3. Controversial Reception: The film received a mixed critical response upon its release. While some praised its originality and the performances, others criticized it for a convoluted plot and lack of coherent narrative, leading to a polarized audience reception. This divisiveness has marked its place in discussions about experimental and indie British films​.

  4. Performances: The performances, particularly by James Cosmo and new actors like David Leon, were frequently mentioned in reviews. Cosmo's portrayal of the menacing Mr. Karva was a standout, contributing significantly to the film's intense atmosphere.

  5. Narrative and Themes: The film is recognized for its complex interplay of characters and themes around desire, greed, and the unintended consequences of one's wishes. The presence of a mysterious child who can grant wishes serves as the central fantastical element that drives the plot and the moral questions it raises.

These aspects collectively contribute to the film's identity and its discussion within the context of British cinema and beyond.


Cultural & Social Significance

"The Lives of the Saints" (2006) carries distinct cultural and social significance through its narrative and stylistic choices, making it a noteworthy piece in British cinema, especially within the context of its unique blending of genres and thematic exploration.

1. Urban Reality with a Fantastical Twist

The film is set in the urban backdrop of North London, specifically around the multicultural milieu of Green Lanes. This setting is significant as it portrays a slice of London's diverse cultural fabric, characterized by its blend of various immigrant communities and the everyday struggles within these neighborhoods. By incorporating fantastical elements into this real-world setting, the film challenges viewers to consider the magical and mystical as part of the urban experience, rather than confined to distant, mythical landscapes.

2. Commentary on Desire and Consequence

At its core, the film is a modern-day morality tale about the dangers of unchecked desire. The mysterious child's ability to grant wishes becomes a catalyst for chaos and destruction, reflecting on the broader theme of how personal ambitions and the pursuit of instant gratification can lead to unforeseen consequences. This serves as a metaphor for the broader societal allure of quick success and the potential moral and ethical compromises that come with it.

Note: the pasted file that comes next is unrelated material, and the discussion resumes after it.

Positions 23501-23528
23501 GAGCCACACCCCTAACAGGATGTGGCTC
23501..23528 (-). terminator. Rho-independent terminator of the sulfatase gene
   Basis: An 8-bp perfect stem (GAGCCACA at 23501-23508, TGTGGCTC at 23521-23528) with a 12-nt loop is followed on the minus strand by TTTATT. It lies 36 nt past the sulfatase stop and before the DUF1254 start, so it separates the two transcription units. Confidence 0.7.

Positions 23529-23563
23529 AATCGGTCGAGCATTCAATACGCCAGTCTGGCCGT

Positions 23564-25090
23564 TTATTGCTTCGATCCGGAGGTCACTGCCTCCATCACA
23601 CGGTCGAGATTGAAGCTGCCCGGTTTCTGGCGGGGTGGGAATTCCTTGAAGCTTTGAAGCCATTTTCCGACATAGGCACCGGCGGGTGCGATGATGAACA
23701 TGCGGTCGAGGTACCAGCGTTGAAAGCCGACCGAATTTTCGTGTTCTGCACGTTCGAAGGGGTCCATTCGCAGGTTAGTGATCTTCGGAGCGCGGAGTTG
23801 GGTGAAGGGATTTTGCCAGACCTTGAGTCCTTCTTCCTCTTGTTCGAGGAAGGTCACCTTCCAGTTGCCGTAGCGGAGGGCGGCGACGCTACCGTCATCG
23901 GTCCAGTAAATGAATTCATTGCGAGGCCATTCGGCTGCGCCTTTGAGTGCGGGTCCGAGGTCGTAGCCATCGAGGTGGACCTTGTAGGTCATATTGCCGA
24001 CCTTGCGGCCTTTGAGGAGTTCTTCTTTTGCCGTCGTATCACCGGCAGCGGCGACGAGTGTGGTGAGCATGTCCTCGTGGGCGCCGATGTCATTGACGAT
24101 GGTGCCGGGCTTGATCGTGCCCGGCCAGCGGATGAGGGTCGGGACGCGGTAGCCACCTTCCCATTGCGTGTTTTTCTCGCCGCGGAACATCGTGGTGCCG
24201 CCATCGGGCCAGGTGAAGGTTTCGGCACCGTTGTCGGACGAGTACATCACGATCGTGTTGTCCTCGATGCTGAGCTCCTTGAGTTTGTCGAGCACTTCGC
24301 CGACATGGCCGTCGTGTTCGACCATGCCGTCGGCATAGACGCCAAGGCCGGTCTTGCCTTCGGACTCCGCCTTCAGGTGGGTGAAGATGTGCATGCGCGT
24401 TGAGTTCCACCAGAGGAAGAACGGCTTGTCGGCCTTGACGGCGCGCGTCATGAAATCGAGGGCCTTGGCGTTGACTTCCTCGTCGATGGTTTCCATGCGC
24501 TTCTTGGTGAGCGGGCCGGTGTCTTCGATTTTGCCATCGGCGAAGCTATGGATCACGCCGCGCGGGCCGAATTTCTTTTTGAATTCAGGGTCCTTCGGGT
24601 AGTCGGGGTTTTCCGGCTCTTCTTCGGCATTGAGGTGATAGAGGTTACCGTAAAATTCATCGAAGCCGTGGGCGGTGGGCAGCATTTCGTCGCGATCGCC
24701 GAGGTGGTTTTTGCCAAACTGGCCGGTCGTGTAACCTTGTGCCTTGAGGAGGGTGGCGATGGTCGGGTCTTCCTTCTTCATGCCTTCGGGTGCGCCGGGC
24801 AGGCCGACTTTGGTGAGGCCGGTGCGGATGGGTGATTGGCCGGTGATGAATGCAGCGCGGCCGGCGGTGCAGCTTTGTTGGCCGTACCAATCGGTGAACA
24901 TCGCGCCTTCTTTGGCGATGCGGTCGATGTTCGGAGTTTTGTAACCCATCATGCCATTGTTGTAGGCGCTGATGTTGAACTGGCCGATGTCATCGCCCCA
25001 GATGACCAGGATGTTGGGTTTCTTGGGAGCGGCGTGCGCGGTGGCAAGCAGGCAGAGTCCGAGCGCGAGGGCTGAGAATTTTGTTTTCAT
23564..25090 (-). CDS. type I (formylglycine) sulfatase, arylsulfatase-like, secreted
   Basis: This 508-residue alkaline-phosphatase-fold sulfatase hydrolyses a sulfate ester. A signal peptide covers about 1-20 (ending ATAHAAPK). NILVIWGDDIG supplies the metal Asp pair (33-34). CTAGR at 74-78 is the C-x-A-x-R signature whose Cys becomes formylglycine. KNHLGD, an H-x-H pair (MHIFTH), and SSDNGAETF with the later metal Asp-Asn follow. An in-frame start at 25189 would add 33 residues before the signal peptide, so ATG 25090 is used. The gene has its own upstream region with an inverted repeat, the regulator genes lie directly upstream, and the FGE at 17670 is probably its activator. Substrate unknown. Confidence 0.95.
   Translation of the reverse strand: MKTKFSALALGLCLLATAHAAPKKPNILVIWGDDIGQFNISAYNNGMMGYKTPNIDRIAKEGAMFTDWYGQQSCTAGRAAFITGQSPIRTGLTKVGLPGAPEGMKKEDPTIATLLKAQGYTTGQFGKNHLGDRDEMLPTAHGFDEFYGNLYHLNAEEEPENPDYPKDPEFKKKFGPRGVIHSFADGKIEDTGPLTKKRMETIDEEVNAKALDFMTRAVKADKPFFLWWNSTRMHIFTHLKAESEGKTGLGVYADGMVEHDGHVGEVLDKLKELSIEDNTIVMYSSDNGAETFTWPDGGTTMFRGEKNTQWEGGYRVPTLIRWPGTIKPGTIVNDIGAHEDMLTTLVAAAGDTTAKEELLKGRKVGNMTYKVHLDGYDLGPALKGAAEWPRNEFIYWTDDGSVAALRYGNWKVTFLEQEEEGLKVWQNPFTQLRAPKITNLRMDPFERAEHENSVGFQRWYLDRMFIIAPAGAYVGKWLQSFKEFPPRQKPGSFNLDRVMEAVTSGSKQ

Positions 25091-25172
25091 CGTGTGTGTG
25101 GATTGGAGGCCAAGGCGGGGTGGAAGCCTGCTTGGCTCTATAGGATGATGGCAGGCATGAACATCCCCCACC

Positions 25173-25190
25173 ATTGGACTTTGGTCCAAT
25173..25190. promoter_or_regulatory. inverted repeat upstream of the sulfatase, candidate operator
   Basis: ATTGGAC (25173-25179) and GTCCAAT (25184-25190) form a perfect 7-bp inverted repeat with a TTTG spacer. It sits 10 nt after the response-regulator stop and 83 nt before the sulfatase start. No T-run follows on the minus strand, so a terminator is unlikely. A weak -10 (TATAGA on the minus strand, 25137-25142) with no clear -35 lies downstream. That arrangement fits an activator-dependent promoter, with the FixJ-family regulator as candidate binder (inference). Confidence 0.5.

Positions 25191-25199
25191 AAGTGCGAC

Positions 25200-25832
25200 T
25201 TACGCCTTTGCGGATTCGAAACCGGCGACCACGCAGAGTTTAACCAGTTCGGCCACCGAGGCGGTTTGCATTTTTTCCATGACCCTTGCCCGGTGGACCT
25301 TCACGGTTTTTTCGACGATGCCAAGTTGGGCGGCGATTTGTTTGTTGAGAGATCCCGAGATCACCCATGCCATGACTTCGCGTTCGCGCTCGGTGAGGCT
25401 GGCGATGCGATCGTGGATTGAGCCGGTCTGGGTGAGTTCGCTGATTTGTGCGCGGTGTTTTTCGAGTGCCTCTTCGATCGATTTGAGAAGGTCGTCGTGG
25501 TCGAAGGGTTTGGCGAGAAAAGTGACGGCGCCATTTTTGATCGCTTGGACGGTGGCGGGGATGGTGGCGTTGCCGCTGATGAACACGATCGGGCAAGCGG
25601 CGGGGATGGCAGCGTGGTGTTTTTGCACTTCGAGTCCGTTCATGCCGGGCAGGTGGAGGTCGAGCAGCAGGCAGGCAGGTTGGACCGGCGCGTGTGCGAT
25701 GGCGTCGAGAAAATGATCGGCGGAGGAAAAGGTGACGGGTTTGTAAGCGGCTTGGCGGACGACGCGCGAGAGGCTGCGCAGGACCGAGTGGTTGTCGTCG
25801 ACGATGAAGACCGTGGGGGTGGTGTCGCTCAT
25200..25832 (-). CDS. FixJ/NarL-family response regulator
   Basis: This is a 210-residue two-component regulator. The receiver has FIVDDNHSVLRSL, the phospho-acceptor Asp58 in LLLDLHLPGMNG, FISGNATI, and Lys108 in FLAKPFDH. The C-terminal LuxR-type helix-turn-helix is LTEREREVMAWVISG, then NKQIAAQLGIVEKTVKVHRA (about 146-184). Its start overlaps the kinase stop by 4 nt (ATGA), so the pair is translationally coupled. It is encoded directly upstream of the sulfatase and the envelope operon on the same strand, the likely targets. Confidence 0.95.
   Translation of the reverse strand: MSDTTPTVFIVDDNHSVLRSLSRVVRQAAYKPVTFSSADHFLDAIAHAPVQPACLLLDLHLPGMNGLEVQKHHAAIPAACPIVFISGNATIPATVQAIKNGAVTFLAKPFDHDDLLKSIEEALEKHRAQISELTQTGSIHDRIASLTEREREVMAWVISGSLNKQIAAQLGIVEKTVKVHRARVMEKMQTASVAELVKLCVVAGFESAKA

3. Socio-economic Reflections

"The Lives of the Saints" delves into the socio-economic conditions of its characters, who are depicted as part of the lower economic strata, engaged in petty crimes and small-time hustles. This reflects ongoing issues of economic disparity and the lengths to which individuals go to escape or improve their circumstances. The film portrays the complex dynamics between personal agency, societal pressures, and moral choices, highlighting the struggles within marginalized communities.

4. Stylistic and Artistic Innovation

Directed by Rankin, known for his work in fashion photography, the film’s visual style is significant. It employs a unique aesthetic approach that blends the grim aspects of its urban setting with visually striking fantastical elements, contributing to the film's discussion within art and film circles about the intersection of commercial art and cinematic storytelling.

5. Reception and Impact on British Cinema

The mixed reception to the film highlights a cultural dialogue about the nature of British cinema, pushing against the traditional narratives often seen in British films. It challenges the norms and expectations of genre and storytelling, contributing to discussions about what constitutes national cinema and how it can evolve.

Overall, "The Lives of the Saints" is significant not just for its narrative content but for how it reflects and challenges societal norms, offers commentary on human desires and moral complexities, and pushes the boundaries of conventional genre filmmaking in the UK.